Click here to view and download the presentations from the Clinical Change Forum
Date: 30th January 2018 Time: 16:30 – 19:00 Venue: 4th Floor Lecture Theatre, Old Out Patients Building, Western General Hospital
There are 4 exciting change forum events coming up in October and November! These are:
- Wednesday 25th October 2017 - 5 - 6.30pm Royal Hospital for Sick Children, Lecture Theatre
- Tuesday 31st October 2017 - 12 -1pm Royal Infirmary of Edinburgh, Lecture Theatre B
- Thursday 9th November 2017 - 12 - 1pm St John's Hospital, Clinical Skills Lab, Education Centre, 1st Floor
- Thursday 16th November 2017 - 1.30 - 4.30pm Royal Edinburgh Hospital, Annie Altschul Room, 2nd Floor, MacKinnon House
Agendas have been confirmed for most of the events:
Wednesday 25th October 2017 - 5 - 6.30pm Royal Hospital for Sick Children, Lecture Theatre
Improvement work in the children’s spinal pathway - Chris Adams
Cerebral Palsy Integrated Pathway for Scotland (CPIPS) programme - Mark Gaston
Tuesday 31st October 2017 - 12 -1pm Royal Infirmary of Edinburgh, Lecture Theatre B
Thursday 9th November 2017 - 12 - 1pm St John's Hospital, Clinical Skills Lab, Education Centre, 1st Floor
Thursday 16th November 2017 - 1.30 - 4.30pm Royal Edinburgh Hospital, Annie Altschul Room, 2nd Floor, MacKinnon House
The Edinburgh City Clinical Change Forum event took place on 13th September 2017 at 5.30pm - 7pm at Edinburgh City Chambers.
Nathan Richardson-Reid and Dawn Owen described their Pharmacy projects in the Leith area. They described how they had conencted with local third sector agencies to increase awareness of the services available through pharmcy and to increase attendance at minor ailments clinics.
Professor Sheikh spoke about digitsed health and social care data offer numerous opportunities for enhancing population health and patient care. Drawing on examples from work Aziz and his colleagues have undertaken, he described how he has used health record derived data to understand the epidemiology of diseases, evaluate the impact of clinical and public health interventions and increase the efficiency of clinical trials. He then summarised the approaches he is currently pursuing and described an ambition to scale up efforts to create a learning health and care system in Lothain.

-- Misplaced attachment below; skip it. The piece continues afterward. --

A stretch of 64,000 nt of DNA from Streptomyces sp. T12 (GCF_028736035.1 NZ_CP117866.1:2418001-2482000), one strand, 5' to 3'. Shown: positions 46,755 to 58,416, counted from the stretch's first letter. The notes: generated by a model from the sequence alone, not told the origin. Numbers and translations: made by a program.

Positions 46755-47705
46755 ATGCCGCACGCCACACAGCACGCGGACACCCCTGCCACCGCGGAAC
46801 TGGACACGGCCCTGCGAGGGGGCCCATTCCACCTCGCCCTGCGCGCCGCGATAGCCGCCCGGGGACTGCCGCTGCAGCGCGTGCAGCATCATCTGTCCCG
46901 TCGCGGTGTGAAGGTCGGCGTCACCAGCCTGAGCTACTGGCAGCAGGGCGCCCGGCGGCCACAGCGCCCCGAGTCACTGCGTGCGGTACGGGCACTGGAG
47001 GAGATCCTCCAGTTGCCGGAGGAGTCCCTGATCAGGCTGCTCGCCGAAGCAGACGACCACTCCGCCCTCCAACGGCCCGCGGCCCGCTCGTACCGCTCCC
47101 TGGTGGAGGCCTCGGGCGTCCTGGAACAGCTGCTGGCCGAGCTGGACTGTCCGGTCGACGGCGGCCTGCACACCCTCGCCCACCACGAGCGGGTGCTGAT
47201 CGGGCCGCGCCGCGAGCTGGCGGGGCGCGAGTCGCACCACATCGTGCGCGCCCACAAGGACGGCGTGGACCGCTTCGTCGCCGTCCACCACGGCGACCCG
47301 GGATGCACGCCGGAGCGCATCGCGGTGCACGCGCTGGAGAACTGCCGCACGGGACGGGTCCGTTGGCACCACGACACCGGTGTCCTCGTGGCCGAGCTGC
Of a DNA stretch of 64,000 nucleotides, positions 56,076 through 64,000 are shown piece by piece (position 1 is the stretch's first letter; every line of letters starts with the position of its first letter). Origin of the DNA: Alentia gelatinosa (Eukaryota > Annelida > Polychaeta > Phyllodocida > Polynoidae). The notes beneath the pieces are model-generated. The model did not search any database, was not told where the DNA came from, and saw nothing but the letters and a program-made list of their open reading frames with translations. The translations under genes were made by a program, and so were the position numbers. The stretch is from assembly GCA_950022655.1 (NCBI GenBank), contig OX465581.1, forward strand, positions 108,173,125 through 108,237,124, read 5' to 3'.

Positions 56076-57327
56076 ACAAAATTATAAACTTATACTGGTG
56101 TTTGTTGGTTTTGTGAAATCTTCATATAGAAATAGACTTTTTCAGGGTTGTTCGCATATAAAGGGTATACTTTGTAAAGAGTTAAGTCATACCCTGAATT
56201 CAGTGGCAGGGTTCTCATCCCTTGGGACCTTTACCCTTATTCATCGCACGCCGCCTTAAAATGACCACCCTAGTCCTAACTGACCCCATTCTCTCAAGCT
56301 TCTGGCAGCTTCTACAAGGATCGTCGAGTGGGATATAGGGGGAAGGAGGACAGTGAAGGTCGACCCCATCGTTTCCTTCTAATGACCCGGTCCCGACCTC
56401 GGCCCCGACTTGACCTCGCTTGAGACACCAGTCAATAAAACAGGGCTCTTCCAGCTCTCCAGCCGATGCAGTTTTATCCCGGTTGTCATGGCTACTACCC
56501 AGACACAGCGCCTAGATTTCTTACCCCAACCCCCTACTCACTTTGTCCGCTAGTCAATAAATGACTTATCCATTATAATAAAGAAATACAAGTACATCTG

17.00 -17.10 Introduction / Welcome – Chris Stirling, Site Director
17.10 – 17.25Surgical Expedition: Base camp to summit and back. – Dr Mike Robson, Consultant Anaesthetist
17.25 – 17.40 End PJ Paralysis – Sam Stirling, Physiotherapist
17.40 – 17.55 Using Patient Opinion for quality improvement – Dr Claire Gordon, Consultant Physician
17.55 – 18.10Enhanced Recovery After Surgery (ERAS) Angie Balfour, Nurse Specialist/Research Nurse
18.10 - 18.25 Improving patient flow – Kris Robertson, Charge Nurse, Ward 57
18.25 – 18.30 Final comments/close
The clinical change forum took place at the REH on the 22nd June 2017. The audience heard about fantastic improvement work from four teams working in Mental Health, CAMHS and Psychological therapies.
Margaret and Gwyneth from the CAMHS team spoke about their project looking at the pathway for ADHD assessment, which aimed to improve efficency and patient experience. Through getting patient feedback and staff ideas for improvement, they have implemented four tests of change and are measuring the impact on the service.
Mike Reid described his work on facilitating the reduction of the number of acute mental health beds ahead of the move to the new REH site. He explained that through improving communication between health and social care, delays for people getting home from hospital had reduced. There had been excellent engagement from the team across the site and there were many ideas for improvement that are currently being tested. There is continuing involvement from the patients council, ensuring the patients have a voice in any of the changes occurring. The project is now working on improving integrated care planning, so that care plans can be viewed by NHS 24 and health and social care.